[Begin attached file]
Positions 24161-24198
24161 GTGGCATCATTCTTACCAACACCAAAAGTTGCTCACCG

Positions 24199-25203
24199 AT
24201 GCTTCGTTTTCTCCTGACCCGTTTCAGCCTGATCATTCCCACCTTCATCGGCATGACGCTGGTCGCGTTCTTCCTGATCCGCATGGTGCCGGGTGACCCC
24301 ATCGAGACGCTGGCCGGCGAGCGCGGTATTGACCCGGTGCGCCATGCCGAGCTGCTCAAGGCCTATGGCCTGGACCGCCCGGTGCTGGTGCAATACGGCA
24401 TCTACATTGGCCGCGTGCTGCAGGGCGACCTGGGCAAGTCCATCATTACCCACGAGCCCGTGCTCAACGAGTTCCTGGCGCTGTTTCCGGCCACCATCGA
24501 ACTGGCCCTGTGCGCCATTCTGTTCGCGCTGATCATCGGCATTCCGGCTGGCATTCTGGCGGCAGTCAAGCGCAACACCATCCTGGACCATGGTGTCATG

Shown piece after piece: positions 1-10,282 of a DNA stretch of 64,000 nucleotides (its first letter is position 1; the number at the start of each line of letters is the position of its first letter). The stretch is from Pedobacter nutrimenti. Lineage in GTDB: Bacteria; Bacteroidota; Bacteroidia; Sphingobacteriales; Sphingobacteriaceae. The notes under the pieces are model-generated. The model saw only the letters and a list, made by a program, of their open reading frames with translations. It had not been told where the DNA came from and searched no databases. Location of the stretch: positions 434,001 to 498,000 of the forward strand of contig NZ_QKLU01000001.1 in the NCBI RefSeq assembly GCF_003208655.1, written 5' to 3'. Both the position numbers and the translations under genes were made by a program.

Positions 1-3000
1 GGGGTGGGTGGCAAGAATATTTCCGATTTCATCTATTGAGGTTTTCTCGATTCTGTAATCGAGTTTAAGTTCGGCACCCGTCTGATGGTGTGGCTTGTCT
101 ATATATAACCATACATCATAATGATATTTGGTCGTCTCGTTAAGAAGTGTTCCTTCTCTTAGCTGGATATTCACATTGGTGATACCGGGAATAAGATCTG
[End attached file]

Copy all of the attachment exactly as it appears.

Positions 24161-24198
24161 GTGGCATCATTCTTACCAACACCAAAAGTTGCTCACCG

Positions 24199-25203
24199 AT
24201 GCTTCGTTTTCTCCTGACCCGTTTCAGCCTGATCATTCCCACCTTCATCGGCATGACGCTGGTCGCGTTCTTCCTGATCCGCATGGTGCCGGGTGACCCC
24301 ATCGAGACGCTGGCCGGCGAGCGCGGTATTGACCCGGTGCGCCATGCCGAGCTGCTCAAGGCCTATGGCCTGGACCGCCCGGTGCTGGTGCAATACGGCA
24401 TCTACATTGGCCGCGTGCTGCAGGGCGACCTGGGCAAGTCCATCATTACCCACGAGCCCGTGCTCAACGAGTTCCTGGCGCTGTTTCCGGCCACCATCGA
24501 ACTGGCCCTGTGCGCCATTCTGTTCGCGCTGATCATCGGCATTCCGGCTGGCATTCTGGCGGCAGTCAAGCGCAACACCATCCTGGACCATGGTGTCATG

Shown piece after piece: positions 1-10,282 of a DNA stretch of 64,000 nucleotides (its first letter is position 1; the number at the start of each line of letters is the position of its first letter). The stretch is from Pedobacter nutrimenti. Lineage in GTDB: Bacteria; Bacteroidota; Bacteroidia; Sphingobacteriales; Sphingobacteriaceae. The notes under the pieces are model-generated. The model saw only the letters and a list, made by a program, of their open reading frames with translations. It had not been told where the DNA came from and searched no databases. Location of the stretch: positions 434,001 to 498,000 of the forward strand of contig NZ_QKLU01000001.1 in the NCBI RefSeq assembly GCF_003208655.1, written 5' to 3'. Both the position numbers and the translations under genes were made by a program.

Positions 1-3000
1 GGGGTGGGTGGCAAGAATATTTCCGATTTCATCTATTGAGGTTTTCTCGATTCTGTAATCGAGTTTAAGTTCGGCACCCGTCTGATGGTGTGGCTTGTCT
101 ATATATAACCATACATCATAATGATATTTGGTCGTCTCGTTAAGAAGTGTTCCTTCTCTTAGCTGGATATTCACATTGGTGATACCGGGAATAAGATCTG